“’We all look alike,’ I thought to myself. My heart raced as I looked around the room. Standing behind a simple metal podium in an elementary school auditorium, I was about to preach as I had done each Sunday for the previous five years. Looking at my congregation who had become family to me, I was not prepared for my heart to be broken. I was rendered speechless as tears filled my eyes.”
These are the opening words of “Chapter 1: The Day I Opened My Eyes,” from “Neighborliness,” a recent book by David Docusen, pastor, speaker, advocate and author.
Serving more than a decade as a pastor in Charlotte, North Carolina, Docusen says in the book that on the day he had his “revelation” he wrote two statements in a journal that would change his life and ministry:
— “Like people invite like people.”
— “Our beautiful church looks nothing like our beautiful city.”
“I was pastoring a church located directly on a dividing line between the rich and poor in Charlotte,” Docusen recalled. “I noticed that many white people in our church were uncomfortable crossing dividing lines of race and economics. Through the relationships formed in that unique context, I was confronted on a daily basis by the realities of racial and economic inequality in our community.”
In the book, Docusen defines “neighborliness” as “the behavior of Christians to embody the love, understanding, curiosity, kindness and care of Jesus.”
He goes on to say that Jesus would go out of His way to talk to those different from Him — either in looks or way of living.
Docusen knew if he wanted to lead his church to follow Jesus’ example, something had to change.
“I was so moved that I decided to pursue a doctoral degree exploring how the church can respond to generational poverty,” Docusen recalled.
The book came out of research for his doctoral dissertation: “Neighborliness: A Call to Racial and Socioeconomic Equity in Charlotte, North Carolina.”
Some accuse Docusen of writing a social justice book and not one about faith.
“My response is that social justice is embedded into the larger narrative of biblical justice,” he said. “The greatest commandment calls us to love God and neighbors, and we cannot fulfill this commandment if justice is not for everyone in our community.”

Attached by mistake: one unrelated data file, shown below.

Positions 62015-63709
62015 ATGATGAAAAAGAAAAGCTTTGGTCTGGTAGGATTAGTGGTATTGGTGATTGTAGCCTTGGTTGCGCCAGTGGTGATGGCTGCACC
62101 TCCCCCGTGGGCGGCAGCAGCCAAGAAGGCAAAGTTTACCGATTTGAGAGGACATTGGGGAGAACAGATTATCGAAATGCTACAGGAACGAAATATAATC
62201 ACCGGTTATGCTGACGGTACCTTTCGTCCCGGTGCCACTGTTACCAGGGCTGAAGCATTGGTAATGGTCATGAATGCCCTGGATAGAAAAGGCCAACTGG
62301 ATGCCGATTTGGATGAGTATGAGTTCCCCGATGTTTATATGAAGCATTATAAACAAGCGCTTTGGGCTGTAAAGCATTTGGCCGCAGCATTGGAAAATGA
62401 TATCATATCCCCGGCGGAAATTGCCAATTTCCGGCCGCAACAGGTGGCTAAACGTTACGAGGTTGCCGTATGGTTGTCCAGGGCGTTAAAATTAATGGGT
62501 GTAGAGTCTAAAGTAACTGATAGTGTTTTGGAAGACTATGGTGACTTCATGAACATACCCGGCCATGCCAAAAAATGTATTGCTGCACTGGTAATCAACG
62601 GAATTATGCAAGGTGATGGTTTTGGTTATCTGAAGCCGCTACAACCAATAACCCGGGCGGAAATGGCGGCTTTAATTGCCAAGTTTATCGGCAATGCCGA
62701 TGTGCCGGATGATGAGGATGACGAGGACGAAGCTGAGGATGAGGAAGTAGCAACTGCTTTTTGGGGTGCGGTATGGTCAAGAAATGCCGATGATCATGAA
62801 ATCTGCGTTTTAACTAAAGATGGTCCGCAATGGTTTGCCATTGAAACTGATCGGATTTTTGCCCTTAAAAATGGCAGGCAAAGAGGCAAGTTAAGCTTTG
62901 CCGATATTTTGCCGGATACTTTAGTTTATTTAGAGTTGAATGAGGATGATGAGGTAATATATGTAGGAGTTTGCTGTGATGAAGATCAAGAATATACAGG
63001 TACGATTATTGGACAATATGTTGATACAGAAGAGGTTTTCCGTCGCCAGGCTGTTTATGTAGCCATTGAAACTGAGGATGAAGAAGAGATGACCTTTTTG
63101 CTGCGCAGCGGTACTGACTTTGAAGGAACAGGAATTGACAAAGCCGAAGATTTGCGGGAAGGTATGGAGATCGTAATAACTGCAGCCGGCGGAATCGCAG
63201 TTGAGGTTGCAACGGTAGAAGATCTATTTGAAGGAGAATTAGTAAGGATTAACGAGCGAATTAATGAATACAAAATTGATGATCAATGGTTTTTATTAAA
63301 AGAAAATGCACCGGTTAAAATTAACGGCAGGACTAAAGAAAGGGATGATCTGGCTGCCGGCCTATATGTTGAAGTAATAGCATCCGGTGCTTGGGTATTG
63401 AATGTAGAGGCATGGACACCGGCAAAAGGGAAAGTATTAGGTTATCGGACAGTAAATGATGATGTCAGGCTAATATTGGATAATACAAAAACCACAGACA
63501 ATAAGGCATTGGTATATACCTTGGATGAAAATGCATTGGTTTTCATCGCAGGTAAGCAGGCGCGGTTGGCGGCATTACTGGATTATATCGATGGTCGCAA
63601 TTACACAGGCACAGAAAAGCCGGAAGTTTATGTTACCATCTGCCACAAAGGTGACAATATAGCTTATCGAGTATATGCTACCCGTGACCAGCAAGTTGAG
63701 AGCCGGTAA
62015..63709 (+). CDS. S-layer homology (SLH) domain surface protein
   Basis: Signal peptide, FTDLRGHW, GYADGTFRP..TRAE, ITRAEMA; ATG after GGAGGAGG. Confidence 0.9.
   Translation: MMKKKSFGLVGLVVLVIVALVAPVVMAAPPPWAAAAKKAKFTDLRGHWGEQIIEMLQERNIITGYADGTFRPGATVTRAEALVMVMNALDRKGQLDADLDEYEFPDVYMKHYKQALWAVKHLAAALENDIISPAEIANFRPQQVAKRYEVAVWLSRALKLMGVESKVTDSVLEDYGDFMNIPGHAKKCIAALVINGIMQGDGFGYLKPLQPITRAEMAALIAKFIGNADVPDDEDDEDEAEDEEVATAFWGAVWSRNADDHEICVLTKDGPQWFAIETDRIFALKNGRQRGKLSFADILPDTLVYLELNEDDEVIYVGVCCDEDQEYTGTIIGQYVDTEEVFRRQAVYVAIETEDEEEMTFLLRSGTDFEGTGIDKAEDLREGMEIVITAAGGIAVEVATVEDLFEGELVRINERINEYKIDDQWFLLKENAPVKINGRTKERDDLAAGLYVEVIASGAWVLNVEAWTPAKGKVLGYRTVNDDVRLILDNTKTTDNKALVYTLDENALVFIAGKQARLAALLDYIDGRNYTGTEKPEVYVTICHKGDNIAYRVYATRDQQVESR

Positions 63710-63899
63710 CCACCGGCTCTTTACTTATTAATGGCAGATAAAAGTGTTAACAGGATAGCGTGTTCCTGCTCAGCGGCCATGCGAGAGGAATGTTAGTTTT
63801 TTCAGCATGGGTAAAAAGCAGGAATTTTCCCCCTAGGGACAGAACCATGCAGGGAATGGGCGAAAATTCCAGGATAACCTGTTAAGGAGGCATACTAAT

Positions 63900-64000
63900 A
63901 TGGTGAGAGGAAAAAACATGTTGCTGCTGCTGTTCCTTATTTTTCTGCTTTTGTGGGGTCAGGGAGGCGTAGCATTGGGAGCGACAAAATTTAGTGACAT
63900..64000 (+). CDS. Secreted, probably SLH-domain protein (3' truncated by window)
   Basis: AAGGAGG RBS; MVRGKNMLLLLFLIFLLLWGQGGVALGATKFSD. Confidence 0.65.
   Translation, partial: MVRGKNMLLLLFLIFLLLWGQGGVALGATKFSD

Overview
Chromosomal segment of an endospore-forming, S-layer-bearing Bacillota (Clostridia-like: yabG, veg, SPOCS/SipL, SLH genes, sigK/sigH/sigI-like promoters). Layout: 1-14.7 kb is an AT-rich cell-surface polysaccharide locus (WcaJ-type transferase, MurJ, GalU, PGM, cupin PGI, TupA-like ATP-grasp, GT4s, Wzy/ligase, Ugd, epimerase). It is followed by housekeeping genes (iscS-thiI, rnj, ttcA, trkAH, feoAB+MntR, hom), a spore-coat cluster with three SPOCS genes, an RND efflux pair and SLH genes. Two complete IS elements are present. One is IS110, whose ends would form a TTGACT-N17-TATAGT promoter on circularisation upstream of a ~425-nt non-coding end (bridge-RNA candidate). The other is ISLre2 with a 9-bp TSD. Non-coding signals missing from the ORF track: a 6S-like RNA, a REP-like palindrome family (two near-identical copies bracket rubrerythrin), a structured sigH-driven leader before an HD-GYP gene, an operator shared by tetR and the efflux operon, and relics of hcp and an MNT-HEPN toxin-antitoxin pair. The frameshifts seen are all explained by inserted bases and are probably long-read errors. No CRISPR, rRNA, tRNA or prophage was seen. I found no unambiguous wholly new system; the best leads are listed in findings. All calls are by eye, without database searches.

Though writing a dissertation is similar to writing a book, Docusen there is more collaboration with the latter.
“I loved working with my editor, going back and forth on ideas that make the message stronger,” he remembered. “I was so nervous about that part of the journey before I wrote Neighborliness — my first book — but my editor pulls out the best in me and makes the message more concise and clear.”
Sharing the message of “Neighborliness” has been a family affair — his wife and four children have traveled with him to 31 states.
Though Docusen’s ministry has changed a great deal since it started, personal faith is still the most important aspect of his life.
“My faith informs everything that I am and pursue in this life,” he said. “Jesus captivated my heart and set me free from my sin, so I want people to know that same freedom and joy that I have found in Him.”
“I want to be great at the greatest commandment. Loving God and neighbors can be hard when it includes loving people from different backgrounds than mine, but I have found so much joy in the commitment to explore and express the spirit of neighborliness.”
Docusen has worked with friends and colleagues to found two nonprofit organizations that work toward biblical justice. The Neighborliness Center creates practical resources for churches, nonprofit organizations and businesses throughout the world. Freedom Communities provides equitable access to employment, healthcare and housing in Charlotte.
Each chapter in the book ends with a Bible verse or prayer, discussion questions and an action step. There is an additional 30-page guide, “Neighborliness in Your Church,” which provides resources for a six-week sermon series and small group study. A video series will be released this month (May).
The book is available at Amazon or other major retailers. To find out more about Docusen’s ministry visit www.daviddocusen.com. For free related resources for pastors, churches or other groups see www.neighborliness.com. For more about Freedom Communities visit www.freedomcommunities.com.